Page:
The Isle of Man is the only entire nation to boast UNESCO Biosphere status, reflecting it is a special place for people and nature. In our regular feature, authors from different walks of Manx life offer a personal perspective on #MyBiosphere.

This month, Susan Jellis, the author of ‘The Magic of the Manx Glens’, writes:

A waterfall in full flow is one of the most inspiring sites of nature, and the Manx countryside offers many waterfalls to enjoy, from grand and gushing to small and splashing.

Light dances off the falling stream and creates diamond sparkles as it breaks over rocks. Clear, rushing water meets your gaze briefly and is gone, forever. You never see the same waterfall twice.

I remembered that in Glen Helen recently. I have seen the Rhenass Falls a multitude of times but I have never seen it so full and tempestuous as it was then, its ferocity turning it yellowy brown with stirred up material. There was an overwhelming sound of rushing water. I was mesmerised.

The Manx National Glens are home to many waterfalls and there’s also an impressive but lesser known one at Laxey Quarry Falls.

A walk through the semi-natural spaces of the glens to find a cascade is an uplifting experience for me, with the blessings of tranquility and the grandeur of large trees.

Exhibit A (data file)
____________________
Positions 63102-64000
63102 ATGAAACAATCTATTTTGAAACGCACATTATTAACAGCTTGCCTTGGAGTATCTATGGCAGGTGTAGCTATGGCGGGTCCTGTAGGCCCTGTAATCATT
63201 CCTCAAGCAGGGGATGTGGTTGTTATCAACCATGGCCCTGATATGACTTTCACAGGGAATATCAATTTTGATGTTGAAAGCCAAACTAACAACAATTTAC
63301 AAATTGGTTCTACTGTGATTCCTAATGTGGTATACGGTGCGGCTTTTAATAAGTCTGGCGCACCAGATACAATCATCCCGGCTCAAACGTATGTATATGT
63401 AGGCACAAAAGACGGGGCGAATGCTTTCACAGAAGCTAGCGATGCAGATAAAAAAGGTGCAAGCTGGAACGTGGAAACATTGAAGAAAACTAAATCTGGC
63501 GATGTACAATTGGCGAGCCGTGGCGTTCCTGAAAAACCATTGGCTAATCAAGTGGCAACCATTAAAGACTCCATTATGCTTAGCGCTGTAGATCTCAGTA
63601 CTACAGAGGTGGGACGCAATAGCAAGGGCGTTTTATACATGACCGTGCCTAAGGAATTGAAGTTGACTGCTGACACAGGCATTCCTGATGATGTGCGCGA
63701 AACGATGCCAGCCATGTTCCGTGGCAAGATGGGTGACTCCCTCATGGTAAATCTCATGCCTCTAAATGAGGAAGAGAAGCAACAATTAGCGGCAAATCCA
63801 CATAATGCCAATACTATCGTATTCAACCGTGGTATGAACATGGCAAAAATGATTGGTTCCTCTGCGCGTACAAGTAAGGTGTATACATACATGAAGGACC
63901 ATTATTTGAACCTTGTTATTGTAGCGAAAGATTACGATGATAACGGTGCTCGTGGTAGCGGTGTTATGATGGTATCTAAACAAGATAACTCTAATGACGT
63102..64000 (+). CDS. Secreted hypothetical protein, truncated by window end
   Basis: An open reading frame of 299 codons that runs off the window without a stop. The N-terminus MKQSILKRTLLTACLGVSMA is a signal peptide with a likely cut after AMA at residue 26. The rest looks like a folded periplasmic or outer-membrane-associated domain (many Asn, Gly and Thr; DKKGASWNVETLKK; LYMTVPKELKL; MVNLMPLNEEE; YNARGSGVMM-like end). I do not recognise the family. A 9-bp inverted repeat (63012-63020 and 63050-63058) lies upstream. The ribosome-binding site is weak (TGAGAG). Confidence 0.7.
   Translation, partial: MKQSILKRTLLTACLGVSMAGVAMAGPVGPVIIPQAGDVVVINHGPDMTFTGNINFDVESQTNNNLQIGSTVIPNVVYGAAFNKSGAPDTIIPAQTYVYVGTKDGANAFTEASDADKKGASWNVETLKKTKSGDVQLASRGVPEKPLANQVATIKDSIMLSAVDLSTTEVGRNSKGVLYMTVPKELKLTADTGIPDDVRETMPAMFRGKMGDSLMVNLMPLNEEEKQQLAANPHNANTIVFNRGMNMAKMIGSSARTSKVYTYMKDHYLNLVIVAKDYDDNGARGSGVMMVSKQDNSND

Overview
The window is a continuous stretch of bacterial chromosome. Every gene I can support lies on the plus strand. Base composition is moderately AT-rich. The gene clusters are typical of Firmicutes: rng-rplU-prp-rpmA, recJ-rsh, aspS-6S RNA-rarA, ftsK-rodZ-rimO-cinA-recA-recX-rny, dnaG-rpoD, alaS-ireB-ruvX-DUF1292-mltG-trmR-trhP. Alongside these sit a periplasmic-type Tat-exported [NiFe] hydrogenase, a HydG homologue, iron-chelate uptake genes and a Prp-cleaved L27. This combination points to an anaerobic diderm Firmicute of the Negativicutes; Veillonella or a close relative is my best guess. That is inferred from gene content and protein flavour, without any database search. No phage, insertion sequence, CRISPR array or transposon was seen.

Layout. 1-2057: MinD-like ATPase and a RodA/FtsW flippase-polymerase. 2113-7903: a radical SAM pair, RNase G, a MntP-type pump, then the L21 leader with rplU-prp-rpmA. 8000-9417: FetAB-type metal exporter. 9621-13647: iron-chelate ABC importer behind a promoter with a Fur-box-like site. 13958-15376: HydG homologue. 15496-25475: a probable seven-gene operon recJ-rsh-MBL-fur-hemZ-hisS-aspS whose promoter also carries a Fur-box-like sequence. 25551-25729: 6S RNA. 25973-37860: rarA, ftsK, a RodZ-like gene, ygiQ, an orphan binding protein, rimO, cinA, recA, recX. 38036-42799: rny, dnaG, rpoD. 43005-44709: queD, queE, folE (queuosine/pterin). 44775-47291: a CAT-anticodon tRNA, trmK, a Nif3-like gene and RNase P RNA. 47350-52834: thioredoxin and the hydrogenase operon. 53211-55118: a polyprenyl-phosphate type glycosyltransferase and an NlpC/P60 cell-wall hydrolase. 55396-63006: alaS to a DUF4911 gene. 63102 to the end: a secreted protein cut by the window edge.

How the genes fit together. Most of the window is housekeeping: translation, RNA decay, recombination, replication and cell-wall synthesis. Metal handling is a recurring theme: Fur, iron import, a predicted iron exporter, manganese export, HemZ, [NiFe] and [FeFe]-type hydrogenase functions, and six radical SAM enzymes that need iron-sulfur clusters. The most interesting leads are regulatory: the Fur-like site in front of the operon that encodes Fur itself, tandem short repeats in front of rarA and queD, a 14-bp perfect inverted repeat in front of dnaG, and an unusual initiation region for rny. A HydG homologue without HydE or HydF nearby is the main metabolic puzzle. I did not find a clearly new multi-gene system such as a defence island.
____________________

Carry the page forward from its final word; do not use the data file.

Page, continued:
To have all these ‘wild gardens’ freely available, lightly managed for safety by DEFA but as near wild as most of us get, is a heritage we need to value.

My ‘patch’ of Mona’s Isle is the north of the island, with open farmland all around, the greatest of contrasts to the glens.

To see the orchid fields in bloom at Close Sartfield and understand how that natural display had been recreated is exciting. To walk the conservation areas in sight of the sea on a friend’s farm in Andreas and imagine it in 10 years’ time is uplifting; new copses of Scots pine on the gravel banks, willows in the dampest places with alders close by, then oaks, brooms, birch, whitebeam, sycamore (resilient to the harsh winds but not my favourite tree), juniper, ash, spindle, guelder rose - the list goes on.

The Woodland Trust helps farmers to plant trees in suitable places, hoping to increase the famously sparse tree cover.

Yet planting trees is not new, it follows a long tradition. Bishop Wilson started planting trees on the bare hillsides opposite his house, Bishopscourt, in the 1700s, creating a wooded glen and Revd William Fitzsimmons planted extensively in the Laxey Glen area in the early 1800s.

These areas are now mature and wildlife as well as humans can celebrate the foresight of the earlier tree planters, who sought to give natural beauty a helping hand, and thank those who are following in their footsteps today.